3 tips for preventing burst pipes

July 28, 2015

Burst pipes are a common worry for cold-climate homeowners. They can lead to large plumbing bills and ruin furniture and belongings. Here are three tips for preventing burst pipes.

3 tips for preventing burst pipes

1. Take preventative measures

  • Consider having a plumber relocate exposed pipes.
  • Insulate and seal your basement or crawl space.
  • Before the first cold spell, drain water-sprinkler supply lines. Don't use antifreeze in these pipes unless instructed to do so by the manufacturer. Antifreeze is harmful to humans, pets, wildlife and landscaping.
  • Disconnect hoses from outdoor faucets, drain them and store them indoors. Turn off the valves that control the water supply to these faucets, and open the faucets a bit to let any stored water drain.
  • If water pipes run through the garage, keep the garage doors closed in cold weather.
  • Insulate pipes that run through unheated spaces, including those that carry hot water. These pipes can still freeze when the water heater is not operating.
  • If you plan to be away from home for an extended period during cold weather, leave the heat on, setting the thermostat to 12°C.
  • When the weather is very cold, let water drip from faucets served by exposed pipes because moving water is less likely to freeze. Open doors to cabinets and closets that house pipes and sinks to allow heat in.

2. Insulate your pipes

  • A variety of insulating materials is available at hardware and home supply stores. You can buy lengths of pre-shaped pipe insulation, cut them to length with a knife and secure them around pipes with clamps or tape.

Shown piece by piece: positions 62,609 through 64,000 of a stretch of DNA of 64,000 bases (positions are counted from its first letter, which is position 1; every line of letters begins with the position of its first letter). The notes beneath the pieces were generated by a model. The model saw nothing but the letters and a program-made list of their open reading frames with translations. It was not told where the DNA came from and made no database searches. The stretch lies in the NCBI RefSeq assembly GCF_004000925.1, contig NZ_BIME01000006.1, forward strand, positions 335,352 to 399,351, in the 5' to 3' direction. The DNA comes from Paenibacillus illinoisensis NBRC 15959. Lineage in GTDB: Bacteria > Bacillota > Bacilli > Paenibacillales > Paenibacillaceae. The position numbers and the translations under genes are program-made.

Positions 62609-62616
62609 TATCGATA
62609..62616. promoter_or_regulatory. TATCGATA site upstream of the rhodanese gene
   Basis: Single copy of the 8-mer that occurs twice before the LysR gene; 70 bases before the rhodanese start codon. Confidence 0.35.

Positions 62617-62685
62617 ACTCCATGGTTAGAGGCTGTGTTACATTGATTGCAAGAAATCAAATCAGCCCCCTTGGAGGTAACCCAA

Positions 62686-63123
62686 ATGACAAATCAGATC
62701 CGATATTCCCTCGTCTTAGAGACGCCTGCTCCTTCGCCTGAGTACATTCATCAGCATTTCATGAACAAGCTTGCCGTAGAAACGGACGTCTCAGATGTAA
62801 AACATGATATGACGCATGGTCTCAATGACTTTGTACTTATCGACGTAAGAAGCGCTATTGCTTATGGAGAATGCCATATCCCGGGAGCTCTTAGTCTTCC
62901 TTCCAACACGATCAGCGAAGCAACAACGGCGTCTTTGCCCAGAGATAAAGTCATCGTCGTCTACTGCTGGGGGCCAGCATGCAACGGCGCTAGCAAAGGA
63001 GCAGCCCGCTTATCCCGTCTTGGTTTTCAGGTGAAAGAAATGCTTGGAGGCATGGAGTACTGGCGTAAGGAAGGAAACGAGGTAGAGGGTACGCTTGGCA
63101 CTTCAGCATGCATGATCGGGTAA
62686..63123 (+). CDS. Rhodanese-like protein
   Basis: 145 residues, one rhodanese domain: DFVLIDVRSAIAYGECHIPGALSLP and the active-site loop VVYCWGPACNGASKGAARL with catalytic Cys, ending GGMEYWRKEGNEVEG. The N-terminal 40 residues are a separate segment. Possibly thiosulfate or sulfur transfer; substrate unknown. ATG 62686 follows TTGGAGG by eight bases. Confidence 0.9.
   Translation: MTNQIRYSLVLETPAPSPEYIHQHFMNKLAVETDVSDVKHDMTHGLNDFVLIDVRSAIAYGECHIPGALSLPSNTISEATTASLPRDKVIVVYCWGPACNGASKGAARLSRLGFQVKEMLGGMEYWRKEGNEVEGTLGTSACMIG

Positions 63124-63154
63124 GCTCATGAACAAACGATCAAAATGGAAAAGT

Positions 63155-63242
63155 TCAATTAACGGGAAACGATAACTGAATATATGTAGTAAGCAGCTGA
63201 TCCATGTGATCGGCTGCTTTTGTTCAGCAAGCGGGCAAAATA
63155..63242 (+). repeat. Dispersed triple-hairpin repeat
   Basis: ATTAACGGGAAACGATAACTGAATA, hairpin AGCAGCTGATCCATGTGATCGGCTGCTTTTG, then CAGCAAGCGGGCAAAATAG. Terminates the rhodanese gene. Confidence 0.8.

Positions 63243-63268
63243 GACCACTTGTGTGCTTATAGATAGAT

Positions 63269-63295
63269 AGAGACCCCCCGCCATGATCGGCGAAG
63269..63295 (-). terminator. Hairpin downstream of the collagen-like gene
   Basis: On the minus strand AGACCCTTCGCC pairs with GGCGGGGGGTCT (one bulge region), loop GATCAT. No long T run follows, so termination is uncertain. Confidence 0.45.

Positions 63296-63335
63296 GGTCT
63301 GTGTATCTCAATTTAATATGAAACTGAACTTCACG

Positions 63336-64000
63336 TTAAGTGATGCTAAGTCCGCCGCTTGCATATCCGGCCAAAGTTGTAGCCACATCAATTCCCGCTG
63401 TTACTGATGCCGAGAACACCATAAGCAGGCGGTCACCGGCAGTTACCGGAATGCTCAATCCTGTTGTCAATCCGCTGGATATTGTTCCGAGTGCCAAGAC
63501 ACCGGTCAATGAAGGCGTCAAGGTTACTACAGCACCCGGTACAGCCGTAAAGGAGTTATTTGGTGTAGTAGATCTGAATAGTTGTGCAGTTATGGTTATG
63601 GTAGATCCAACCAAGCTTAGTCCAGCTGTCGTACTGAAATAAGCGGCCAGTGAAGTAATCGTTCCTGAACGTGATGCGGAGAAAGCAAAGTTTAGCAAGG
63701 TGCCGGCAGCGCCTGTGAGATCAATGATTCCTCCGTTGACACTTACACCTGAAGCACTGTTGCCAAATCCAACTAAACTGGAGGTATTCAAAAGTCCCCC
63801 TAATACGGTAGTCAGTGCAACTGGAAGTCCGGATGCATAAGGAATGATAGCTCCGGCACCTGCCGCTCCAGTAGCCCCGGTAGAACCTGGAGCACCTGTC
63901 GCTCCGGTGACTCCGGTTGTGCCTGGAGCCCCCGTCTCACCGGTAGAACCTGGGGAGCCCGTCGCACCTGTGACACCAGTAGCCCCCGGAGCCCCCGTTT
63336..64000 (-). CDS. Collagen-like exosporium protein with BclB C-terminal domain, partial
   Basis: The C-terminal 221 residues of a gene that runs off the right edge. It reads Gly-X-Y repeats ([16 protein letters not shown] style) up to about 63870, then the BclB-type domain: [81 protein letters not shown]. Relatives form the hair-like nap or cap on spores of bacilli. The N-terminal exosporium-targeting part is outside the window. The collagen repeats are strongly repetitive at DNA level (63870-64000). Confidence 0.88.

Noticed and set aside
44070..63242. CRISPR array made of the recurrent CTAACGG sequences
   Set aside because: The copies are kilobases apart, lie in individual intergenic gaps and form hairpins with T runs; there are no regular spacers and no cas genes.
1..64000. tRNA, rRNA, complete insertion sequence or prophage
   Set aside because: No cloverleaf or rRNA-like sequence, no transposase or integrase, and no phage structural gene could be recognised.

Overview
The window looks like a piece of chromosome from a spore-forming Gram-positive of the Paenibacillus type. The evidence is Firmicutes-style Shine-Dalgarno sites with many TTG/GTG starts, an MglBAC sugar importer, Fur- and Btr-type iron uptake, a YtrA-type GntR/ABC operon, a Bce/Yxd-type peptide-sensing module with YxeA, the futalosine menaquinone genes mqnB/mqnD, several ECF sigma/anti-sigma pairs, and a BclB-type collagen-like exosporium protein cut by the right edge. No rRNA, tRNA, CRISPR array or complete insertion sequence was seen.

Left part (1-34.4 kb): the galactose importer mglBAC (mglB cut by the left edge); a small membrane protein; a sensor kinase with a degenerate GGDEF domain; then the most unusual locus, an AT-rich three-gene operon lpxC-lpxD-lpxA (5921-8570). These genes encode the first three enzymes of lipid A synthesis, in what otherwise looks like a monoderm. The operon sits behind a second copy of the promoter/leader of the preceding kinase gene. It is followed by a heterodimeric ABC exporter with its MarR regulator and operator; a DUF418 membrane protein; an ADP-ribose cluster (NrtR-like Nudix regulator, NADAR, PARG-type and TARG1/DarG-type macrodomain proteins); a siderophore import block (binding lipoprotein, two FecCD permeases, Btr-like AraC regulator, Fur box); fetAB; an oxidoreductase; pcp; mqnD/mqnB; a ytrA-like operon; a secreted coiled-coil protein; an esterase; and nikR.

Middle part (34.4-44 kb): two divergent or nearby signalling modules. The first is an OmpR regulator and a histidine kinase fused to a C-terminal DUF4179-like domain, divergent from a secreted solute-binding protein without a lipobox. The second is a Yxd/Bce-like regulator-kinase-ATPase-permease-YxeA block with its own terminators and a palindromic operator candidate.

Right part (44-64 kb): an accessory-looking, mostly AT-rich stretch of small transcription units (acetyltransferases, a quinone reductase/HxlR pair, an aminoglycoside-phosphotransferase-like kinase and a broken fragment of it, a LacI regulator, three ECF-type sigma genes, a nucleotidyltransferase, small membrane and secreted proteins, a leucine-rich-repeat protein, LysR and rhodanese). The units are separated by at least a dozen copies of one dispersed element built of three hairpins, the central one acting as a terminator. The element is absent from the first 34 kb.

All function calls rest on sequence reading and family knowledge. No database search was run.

• You can also wrap pipes with aluminum insulating tape; with each wrap, overlap the tape by half an inch and secure the entire job at the pipe ends with duct tape.
  • If an electrical outlet is nearby, you can use electrified heat tape or heat cable to warm pipes; some brands even have thermostats that turn the device on and off as needed.
  • When wrapping heat tape around a pipe, leave a one centimetre gap between the turns. In a pinch, you could wrap the pipes with thick layers of newspaper.

3. Keep out the cold

  • Clean gutters and downspouts in late fall — after the last leaves have fallen — to prevent ice blockage and help runoff.
  • Check areas that let cold air in, such as basements, crawl spaces, attics, garages and spaces under kitchen and bathroom cabinets. Caulk any openings or add insulation.
  • Make sure storm windows shut tightly. Plug window drafts with rope caulk, wide tape or (as a stopgap) folded newspapers.
  • Add insulation to the attic and take other measures to prevent ice dams.
  • If you have a forced-air heating system, vacuum the duct openings and get a supply of air filters.
  • Remove room air conditioners. Another alternative is to insulate each unit by removing the front panel and placing plastic sheeting inside, then replacing the panel and covering the unit.
  • Trim any tree branches that may damage the house or the outside wiring in a storm.
  • Keep a good supply of fuel on hand.

Burst pipes can make a wonderful winter anything but. By taking a few precautions to keep your pipes warm, you won't have to worry about cleaning up the mess in the cold.

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